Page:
11 1. 2. Participating Banks Payment file 3. Designated Settlement Bank Completion of registration process at ABC portal. The registrant is provided a Transaction Reference Number (TRN) against which payment has to be made 2.Registrant goes to participating banks and makes a payment through internet banking, mobile banking or ATM – access specifically designed screens for ABC payment– and enters TRN and authorizes debit from his/her account. Bank provides the registrant a Payment Confirmation Number (PCN) 3.End-of-day bank sends payment file with payments received against specific TRNs to designated settlement bank(s) 4.Bank submits consolidated amount through existing clearing/settlement channels 5.Settlement bank after receipt of funds from bank credits ABC’s account with the settlement bank and uploads TRN and PCN details and OCR marks the business registration process complete. > 6.Registrant is informed about completion of process by SMS/ and can also check on the ABC Portal Option

12 1. Designated Settlement Bank 1.Completion of registration process at ABC portal. > 2.ABC launches payment gateway and registrant makes payment using preferred payment method. > 3.The preferred payment service completes the standard online payment authorization process and confirms successful authorization from the registrants payment account and ABC records approval and completes registration 4.Registrant is informed about completion of process by SMS/ and can also check on the ABC Portal 5.End-of-day the payment service network sends payment file with payments received against specific TRNs to designated settlement bank 6.Payment service network submits consolidated amount through existing clearing and settlement channel 7.Settlement bank after receipt of funds from payment service network credits ABC’s account with the settlement bank and uploads TRN details 4. Payment Gateway Payment File Payment Service Network 2b. 3a. 2a.3b Option 2 12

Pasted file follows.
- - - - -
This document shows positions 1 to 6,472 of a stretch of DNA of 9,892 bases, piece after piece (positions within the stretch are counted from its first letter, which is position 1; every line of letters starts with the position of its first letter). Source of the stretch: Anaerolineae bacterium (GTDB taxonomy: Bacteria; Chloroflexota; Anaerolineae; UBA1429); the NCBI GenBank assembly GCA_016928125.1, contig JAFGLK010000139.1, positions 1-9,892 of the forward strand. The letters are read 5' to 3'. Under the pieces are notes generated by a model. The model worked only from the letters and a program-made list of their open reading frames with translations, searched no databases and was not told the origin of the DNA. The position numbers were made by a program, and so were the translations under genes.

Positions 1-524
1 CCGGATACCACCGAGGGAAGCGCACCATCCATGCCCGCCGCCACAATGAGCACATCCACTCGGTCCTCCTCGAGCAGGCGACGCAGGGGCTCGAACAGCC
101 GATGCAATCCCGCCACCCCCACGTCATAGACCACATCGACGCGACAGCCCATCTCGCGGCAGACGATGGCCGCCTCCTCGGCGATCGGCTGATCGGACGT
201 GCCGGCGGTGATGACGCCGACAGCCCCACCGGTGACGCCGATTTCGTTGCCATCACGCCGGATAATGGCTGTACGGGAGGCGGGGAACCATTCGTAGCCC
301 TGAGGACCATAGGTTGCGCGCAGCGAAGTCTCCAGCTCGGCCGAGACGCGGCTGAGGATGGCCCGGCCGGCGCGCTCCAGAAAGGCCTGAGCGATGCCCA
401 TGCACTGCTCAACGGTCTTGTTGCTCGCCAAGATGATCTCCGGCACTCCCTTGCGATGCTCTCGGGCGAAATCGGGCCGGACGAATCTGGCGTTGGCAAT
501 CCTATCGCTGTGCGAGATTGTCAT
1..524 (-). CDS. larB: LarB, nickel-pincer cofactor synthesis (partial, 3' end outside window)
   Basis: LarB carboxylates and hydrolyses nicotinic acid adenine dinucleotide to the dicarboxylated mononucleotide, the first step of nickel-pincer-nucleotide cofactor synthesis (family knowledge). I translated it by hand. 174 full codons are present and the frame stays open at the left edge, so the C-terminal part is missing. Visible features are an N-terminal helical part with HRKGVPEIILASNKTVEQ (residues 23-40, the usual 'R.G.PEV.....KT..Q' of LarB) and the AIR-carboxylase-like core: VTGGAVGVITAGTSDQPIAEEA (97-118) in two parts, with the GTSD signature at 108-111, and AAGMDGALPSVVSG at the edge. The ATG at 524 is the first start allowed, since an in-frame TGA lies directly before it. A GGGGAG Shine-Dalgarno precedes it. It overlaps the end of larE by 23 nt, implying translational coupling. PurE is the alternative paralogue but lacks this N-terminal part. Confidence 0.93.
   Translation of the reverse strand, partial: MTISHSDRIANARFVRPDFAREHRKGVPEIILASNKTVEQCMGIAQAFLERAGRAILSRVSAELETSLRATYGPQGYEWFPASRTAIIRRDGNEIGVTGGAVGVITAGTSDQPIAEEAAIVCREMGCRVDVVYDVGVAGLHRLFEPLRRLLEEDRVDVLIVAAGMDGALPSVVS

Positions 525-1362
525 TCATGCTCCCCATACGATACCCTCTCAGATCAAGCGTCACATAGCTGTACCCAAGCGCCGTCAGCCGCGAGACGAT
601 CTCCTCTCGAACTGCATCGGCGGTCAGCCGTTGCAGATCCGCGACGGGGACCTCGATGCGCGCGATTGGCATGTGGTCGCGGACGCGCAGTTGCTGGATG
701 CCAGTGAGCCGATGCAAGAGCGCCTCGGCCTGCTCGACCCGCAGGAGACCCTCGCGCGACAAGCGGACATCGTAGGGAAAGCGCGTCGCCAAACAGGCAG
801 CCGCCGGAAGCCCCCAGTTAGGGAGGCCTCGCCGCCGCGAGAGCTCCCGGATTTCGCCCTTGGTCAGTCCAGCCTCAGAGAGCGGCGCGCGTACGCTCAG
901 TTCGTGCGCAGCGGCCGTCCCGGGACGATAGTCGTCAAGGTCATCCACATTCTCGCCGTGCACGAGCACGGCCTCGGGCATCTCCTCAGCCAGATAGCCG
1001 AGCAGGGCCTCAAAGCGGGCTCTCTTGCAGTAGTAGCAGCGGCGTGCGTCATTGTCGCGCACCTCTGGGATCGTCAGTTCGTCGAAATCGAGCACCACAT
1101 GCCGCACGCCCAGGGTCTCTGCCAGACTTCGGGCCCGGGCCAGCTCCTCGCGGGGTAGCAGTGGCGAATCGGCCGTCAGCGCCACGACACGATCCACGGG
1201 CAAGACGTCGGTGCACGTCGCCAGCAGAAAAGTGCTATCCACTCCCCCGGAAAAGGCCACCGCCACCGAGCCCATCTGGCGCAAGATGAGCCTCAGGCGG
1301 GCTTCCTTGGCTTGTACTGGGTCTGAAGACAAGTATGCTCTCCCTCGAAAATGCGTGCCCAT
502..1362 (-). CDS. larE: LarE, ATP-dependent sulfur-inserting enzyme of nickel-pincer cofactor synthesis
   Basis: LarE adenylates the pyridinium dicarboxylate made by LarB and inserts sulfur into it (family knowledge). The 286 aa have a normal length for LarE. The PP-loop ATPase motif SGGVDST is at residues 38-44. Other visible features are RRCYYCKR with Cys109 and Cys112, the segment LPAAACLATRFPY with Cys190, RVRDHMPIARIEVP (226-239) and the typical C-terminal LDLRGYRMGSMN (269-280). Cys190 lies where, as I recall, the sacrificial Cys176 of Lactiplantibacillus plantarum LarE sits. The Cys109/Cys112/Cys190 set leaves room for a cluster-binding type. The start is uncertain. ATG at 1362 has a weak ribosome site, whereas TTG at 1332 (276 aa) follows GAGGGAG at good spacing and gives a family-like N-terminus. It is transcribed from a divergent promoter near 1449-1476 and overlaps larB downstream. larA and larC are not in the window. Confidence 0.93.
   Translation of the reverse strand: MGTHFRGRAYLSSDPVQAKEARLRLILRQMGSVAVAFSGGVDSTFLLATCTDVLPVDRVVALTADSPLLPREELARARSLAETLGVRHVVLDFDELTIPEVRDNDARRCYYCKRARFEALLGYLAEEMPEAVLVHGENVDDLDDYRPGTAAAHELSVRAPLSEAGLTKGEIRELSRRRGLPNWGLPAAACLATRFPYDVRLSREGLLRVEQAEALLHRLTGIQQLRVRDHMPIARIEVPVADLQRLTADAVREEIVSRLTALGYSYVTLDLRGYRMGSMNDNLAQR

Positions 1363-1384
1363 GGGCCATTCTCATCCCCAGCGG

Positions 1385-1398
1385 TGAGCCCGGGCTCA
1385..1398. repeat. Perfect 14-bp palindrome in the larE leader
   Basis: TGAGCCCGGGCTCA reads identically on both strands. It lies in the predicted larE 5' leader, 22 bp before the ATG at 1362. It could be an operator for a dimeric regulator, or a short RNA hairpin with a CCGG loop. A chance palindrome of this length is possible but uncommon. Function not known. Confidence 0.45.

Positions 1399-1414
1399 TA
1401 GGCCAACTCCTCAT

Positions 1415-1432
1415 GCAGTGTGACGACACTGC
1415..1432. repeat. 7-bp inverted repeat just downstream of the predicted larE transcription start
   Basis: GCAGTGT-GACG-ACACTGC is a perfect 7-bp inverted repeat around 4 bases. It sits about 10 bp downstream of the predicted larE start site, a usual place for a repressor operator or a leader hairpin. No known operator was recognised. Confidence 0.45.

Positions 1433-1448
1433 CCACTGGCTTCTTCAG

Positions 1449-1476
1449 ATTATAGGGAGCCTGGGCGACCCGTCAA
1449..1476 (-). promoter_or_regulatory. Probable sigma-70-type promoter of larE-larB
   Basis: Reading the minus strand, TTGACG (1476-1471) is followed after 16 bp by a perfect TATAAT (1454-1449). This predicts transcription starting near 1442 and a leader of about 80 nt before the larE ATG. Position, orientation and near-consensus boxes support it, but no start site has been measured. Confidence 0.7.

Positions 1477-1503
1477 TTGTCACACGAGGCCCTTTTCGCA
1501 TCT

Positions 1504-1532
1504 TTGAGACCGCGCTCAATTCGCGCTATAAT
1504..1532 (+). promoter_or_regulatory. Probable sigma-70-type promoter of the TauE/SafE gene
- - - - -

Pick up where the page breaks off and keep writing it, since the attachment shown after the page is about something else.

13 Tax authority Customs Business licensing Social insurance Court fees & fines Car registration Tax authority Customs Business licensing Social insurance Court fees & fines Car registration Decentralized Consolidated Approach 13 Processes Across Government